Wish you ‘like’ here


A recent article on the National Geographic website referred to how social networking sites, such as Instagram, is influencing tourists’ holiday destinations. Instead of going to a travel agent to flick through holiday brochures, social media users are enticed by the idyllic views they scroll through on their digital devices.

Not only do the images persuade someone to visit such beautiful places, but also they urge users to want to replicate the same images on their profiles. After all,  the ‘like’ is social currency, and the more ‘likes’ you receive, the more popular you appear to be. Therefore, in order to compete with such competition, Instagrammers search for destinations where they can capture the same such shots of paradise. 

In addition to this, there has been a decline in the popularity of Club 18 to 30 holidays, because people are now preferring the convenience of starting relationships on dating apps.  Furthermore, alcohol strewn images don’t look as cool for millenials. They are preferring to opt for photo opportunities in far flung places, so that they can adorn the walls of their social media profiles with picturesque views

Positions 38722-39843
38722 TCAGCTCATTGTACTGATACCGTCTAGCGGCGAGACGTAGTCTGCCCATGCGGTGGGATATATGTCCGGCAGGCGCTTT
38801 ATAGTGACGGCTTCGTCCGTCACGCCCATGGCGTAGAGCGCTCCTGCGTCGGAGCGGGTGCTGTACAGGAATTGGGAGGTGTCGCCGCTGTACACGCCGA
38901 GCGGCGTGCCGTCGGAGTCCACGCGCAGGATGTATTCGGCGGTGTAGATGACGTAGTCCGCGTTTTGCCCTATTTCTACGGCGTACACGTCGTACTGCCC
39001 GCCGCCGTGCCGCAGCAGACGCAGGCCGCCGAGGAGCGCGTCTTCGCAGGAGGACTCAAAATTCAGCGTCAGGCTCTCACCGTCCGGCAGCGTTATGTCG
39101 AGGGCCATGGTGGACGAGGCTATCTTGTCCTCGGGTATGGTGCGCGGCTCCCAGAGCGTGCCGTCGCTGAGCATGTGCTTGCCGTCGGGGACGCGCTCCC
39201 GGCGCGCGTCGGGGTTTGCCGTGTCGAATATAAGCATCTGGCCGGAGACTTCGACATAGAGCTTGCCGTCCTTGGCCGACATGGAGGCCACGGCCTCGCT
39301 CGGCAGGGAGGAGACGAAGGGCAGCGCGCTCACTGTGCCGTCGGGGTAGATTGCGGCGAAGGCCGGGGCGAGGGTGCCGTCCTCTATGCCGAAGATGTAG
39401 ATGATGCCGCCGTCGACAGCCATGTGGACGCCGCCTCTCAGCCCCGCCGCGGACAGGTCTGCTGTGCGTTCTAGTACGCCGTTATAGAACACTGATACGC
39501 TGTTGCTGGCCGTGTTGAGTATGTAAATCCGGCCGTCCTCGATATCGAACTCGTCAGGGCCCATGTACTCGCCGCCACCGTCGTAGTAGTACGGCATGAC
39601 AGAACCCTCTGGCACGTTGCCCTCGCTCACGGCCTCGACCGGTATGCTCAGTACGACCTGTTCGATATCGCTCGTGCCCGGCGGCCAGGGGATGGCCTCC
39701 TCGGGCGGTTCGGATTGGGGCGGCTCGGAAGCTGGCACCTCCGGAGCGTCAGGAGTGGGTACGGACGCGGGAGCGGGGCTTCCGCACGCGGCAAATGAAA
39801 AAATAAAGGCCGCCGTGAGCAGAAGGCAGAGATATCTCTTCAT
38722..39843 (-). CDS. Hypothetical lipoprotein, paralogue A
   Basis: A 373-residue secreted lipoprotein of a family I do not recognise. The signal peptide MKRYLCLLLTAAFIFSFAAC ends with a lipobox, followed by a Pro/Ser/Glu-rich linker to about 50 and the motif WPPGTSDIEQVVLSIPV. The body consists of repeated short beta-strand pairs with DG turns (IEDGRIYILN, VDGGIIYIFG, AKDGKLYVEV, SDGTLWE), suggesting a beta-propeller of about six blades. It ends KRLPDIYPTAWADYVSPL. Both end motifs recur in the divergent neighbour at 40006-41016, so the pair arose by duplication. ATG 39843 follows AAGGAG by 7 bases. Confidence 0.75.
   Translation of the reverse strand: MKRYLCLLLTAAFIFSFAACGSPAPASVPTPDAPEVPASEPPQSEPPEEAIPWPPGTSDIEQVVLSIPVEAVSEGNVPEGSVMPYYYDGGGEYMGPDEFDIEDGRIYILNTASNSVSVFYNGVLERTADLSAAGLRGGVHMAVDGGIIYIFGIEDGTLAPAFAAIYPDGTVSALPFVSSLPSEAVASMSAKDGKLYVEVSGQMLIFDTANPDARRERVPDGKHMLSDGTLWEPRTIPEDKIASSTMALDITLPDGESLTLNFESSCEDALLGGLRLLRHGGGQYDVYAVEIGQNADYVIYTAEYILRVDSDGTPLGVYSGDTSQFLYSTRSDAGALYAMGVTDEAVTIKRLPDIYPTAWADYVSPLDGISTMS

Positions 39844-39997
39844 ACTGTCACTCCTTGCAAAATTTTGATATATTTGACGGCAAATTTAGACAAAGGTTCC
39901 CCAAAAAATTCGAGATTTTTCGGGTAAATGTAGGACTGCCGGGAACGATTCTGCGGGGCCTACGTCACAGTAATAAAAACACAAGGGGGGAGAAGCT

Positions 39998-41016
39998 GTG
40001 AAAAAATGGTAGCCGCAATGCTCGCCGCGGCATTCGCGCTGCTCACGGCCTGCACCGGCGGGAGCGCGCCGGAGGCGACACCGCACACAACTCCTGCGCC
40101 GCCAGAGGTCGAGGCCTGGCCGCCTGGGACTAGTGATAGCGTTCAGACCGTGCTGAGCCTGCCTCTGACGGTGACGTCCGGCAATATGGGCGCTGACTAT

Subsequently, place has become an important aspect of digital identity. This is something that I would like to explore further when thinking about ideas for my fourth assignment. 

Photographic Purpose

Last weekend, I used my DSLR for the first time in months. It had snowed for the first time in over a year and it was snowman-building quality snow! Therefore, my family and I ventured out to have a snowball fight, build a snowman and make snow-angels.

Due to us rarely having that much snow in England, I decided to take my DSLR with me. Before then, I have been relying on my iPhone to take photos. After all, it’s a fairly decent camera, is with me pretty much all of the time, and it will automatically archive my photos to iPhoto. Why would I drag my heavy DSLR camera around with me, with its necessary lenses etc? Well, I suppose on this occasion I wanted to zoom in and get some close-ups of my children having fun in the snow. Also, I wanted to take control of the white balance to avoid a blue tinge to my photographs. 

Over these last few months I had become disillusioned about taking photographs. I was just adding to sea of images that are taken every second. Would I ever have the time to look through these photographs again and again?  

As I progress through this digital photography course, I am surprised to find myself wanting to print my photographs out. I hadn’t expected that when I first set out. After producing a photo book for my second assignment, I have thought more about taking photos in order to create my own books. I now have a purpose for taking photographs.